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NIH Announces Institute of Medicine Study of Complementary and Alternative Medicine
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For Immediate Release:
The National Center for Complementary and Alternative Medicine (NCCAM) and 16 Federal co-sponsors announce the launch of an Institute of Medicine (IOM) study of the scientific and policy implications of the use of complementary and alternative medicine (CAM) by the American public. The $1 million, nearly 2-year study, will be conducted by the IOM, a component of the National Academies.
The National Academies is a private, nonprofit, non-governmental institution created by a congressional charter to be an advisory body for the nation on scientific and technological matters. The IOM draws upon volunteer panels of experts to examine policy matters regarding the public’s health. NCCAM, the primary sponsor of the study, is the Federal Government’s lead agency for scientific research on CAM.
The IOM will assemble a panel of approximately 16 experts from a broad range of CAM and conventional disciplines, such as behavioral medicine, internal medicine, nursing, epidemiology, pharmacology, health care research and administration, and education. During the course of the study, the IOM panel will assess research findings, hold workshops, and invite speakers to address the panel, among other activities, in order to:
- Provide a comprehensive overview of the use of CAM therapies by the American public;
- Identify significant scientific and policy issues related to CAM research, regulation, integration, training, and certification; and
- Develop a conceptual framework to help guide decisionmaking on these issues and questions.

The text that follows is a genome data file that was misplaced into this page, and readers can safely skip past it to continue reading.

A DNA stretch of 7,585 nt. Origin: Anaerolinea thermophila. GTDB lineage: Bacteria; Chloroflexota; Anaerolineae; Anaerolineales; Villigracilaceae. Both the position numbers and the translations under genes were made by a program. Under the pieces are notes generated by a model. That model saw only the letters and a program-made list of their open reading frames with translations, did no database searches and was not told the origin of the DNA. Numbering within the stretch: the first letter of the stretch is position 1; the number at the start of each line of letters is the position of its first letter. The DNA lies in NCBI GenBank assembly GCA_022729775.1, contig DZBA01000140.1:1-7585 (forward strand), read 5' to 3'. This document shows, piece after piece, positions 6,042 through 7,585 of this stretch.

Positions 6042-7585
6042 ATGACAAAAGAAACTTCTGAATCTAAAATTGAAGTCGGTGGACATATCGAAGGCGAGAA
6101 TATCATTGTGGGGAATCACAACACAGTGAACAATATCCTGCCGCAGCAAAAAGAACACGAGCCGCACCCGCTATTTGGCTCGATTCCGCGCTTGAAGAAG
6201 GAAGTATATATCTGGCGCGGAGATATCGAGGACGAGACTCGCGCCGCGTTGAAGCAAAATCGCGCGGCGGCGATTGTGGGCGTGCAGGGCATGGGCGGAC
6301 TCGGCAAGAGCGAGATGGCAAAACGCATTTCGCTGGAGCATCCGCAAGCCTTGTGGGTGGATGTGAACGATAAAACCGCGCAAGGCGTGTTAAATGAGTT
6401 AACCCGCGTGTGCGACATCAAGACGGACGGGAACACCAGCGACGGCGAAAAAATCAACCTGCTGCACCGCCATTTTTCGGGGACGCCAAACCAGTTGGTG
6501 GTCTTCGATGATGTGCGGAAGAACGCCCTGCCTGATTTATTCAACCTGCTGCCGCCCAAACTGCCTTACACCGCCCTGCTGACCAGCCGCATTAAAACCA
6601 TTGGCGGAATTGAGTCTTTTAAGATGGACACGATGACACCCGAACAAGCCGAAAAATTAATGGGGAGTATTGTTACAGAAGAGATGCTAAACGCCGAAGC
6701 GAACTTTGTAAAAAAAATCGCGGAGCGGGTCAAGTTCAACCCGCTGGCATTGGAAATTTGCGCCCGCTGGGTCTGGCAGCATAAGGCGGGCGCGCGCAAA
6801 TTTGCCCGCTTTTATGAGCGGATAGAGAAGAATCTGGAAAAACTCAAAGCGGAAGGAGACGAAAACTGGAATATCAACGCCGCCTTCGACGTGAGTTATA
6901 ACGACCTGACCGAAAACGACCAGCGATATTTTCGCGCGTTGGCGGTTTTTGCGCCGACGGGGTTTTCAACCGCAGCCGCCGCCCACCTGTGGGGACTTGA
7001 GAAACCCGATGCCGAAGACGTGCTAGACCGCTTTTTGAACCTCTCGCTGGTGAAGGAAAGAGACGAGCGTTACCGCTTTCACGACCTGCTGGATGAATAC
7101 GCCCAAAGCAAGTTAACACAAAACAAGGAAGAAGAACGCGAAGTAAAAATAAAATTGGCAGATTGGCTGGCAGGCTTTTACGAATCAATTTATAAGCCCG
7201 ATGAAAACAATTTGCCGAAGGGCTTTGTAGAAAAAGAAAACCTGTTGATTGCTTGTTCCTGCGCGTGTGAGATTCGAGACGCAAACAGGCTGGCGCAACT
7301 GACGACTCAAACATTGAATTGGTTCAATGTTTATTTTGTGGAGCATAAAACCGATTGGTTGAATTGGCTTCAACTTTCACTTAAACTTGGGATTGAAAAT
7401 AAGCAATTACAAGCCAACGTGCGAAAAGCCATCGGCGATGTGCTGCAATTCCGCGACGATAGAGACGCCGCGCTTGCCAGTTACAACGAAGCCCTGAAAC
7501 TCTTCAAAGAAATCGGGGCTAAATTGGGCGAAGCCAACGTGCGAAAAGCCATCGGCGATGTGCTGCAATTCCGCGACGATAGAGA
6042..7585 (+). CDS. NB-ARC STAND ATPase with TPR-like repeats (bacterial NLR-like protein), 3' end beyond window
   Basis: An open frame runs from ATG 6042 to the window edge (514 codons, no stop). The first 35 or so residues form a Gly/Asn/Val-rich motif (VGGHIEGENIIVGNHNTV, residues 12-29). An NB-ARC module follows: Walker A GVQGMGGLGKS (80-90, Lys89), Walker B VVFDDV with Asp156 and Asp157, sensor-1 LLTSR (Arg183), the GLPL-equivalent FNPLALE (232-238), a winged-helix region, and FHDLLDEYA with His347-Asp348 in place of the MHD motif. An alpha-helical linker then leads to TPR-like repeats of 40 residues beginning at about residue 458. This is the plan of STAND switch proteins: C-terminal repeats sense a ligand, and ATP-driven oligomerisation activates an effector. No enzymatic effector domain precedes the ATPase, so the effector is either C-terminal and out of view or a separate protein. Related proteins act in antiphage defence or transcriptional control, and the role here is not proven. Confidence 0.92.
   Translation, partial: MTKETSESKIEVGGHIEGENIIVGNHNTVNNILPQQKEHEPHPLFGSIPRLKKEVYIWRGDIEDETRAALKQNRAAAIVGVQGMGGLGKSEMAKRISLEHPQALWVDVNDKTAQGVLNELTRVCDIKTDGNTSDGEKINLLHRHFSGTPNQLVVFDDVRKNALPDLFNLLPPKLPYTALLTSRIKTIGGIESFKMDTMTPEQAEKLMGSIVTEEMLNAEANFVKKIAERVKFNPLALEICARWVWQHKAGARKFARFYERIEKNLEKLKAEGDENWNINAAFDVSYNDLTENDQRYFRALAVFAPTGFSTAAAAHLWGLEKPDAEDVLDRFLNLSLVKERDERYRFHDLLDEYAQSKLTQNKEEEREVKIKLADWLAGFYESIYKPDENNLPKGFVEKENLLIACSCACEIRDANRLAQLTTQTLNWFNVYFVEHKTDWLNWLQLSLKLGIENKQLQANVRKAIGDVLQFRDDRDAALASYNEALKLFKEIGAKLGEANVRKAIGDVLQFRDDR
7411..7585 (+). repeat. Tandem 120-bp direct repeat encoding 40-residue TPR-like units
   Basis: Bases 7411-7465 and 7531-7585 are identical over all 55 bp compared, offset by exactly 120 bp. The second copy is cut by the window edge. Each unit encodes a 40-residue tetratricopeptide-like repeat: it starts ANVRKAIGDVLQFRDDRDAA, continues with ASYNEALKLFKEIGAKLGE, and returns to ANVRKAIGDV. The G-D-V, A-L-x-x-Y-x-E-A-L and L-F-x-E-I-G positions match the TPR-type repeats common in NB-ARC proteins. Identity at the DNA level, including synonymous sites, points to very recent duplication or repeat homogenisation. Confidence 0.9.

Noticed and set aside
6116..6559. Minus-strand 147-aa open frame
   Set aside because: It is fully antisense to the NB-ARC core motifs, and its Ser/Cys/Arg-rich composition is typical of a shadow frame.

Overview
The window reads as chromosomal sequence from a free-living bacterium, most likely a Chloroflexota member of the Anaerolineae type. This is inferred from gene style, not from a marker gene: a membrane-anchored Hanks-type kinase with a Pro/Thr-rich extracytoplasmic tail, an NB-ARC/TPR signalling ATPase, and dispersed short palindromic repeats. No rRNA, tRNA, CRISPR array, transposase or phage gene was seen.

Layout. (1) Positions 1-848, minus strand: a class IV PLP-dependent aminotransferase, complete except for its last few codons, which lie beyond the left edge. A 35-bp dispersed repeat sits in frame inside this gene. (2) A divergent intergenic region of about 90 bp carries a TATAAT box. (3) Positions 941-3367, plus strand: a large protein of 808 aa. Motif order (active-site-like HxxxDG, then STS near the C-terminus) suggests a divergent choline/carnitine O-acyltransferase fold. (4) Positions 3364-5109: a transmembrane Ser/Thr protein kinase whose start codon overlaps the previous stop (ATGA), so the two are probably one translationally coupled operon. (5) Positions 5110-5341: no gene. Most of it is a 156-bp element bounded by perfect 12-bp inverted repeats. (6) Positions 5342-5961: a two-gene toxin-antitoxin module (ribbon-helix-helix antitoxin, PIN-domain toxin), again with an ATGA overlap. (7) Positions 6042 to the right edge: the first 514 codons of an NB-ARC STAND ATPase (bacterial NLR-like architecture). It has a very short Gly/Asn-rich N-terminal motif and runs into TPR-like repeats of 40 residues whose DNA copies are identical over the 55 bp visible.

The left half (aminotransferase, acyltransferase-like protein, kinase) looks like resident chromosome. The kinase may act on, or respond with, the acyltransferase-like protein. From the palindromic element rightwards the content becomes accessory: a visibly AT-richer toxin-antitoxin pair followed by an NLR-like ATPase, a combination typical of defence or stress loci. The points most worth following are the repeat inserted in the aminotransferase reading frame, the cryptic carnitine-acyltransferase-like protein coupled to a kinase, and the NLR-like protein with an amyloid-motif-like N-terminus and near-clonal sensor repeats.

The value of undertaking this study emerged from discussions among members of the Trans-Agency CAM Coordinating Committee, chaired by Stephen E. Straus, M.D., NCCAM Director. The Committee felt that the IOM had the expertise to critically consider questions of CAM research and policy.
“Americans use CAM therapies in record numbers,” said Dr. Straus. “The IOM’s report will give us a clearer understanding of the scope of CAM use by Americans, as well as CAM’s public health impact, and scientific and policy issues that will better inform our research decisions.”
The IOM study, led by Senior Program Officer Lyla M. Hernandez, MPH, of the Board on Health Promotion and Disease Prevention, will not conduct new surveys of the public regarding CAM use. Rather, the IOM panel will gather and analyze existing data. In addition, the IOM study, which will recruit panel members after October 1, plans to address many key questions, such as:
- What are the methodological difficulties in evaluating some CAM therapies?
- How are the different CAM professions regulated in the United States?
- What is the current situation for coverage of CAM by insurers and other third parties?
- What are the policy and regulatory issues regarding licensing and certifying CAM practitioners?
The answers to these questions and the information generated by the IOM panel of leading scholars drawn from both conventional medicine and CAM, and from education, should serve to complement the recommendations of the White House Commission on Complementary and Alternative Medicine Policy released earlier this year.
The agencies that are co-sponsoring the IOM study include:
- Agency for Health Care Research and Quality
- John E. Fogarty International Center
- National Cancer Institute
- National Center for Complementary and Alternative Medicine
- National Center for Research Resources
- National Institute on Aging
- National Institute on Alcohol Abuse and Alcoholism
- National Institute of Allergy and Infectious Diseases
- National Institute of Arthritis and Musculoskeletal and Skin Diseases
- National Institute of Child Health and Human Development
- National Institute of Dental and Craniofacial Research
- National Institute of Diabetes and Digestive and Kidney Diseases
- National Institute on Drug Abuse
- National Institute of Mental Health
- National Library of Medicine
- NIH Office of Behavioral and Social Sciences Research
- NIH Office of Dietary Supplements
This page last modified January 10, 2012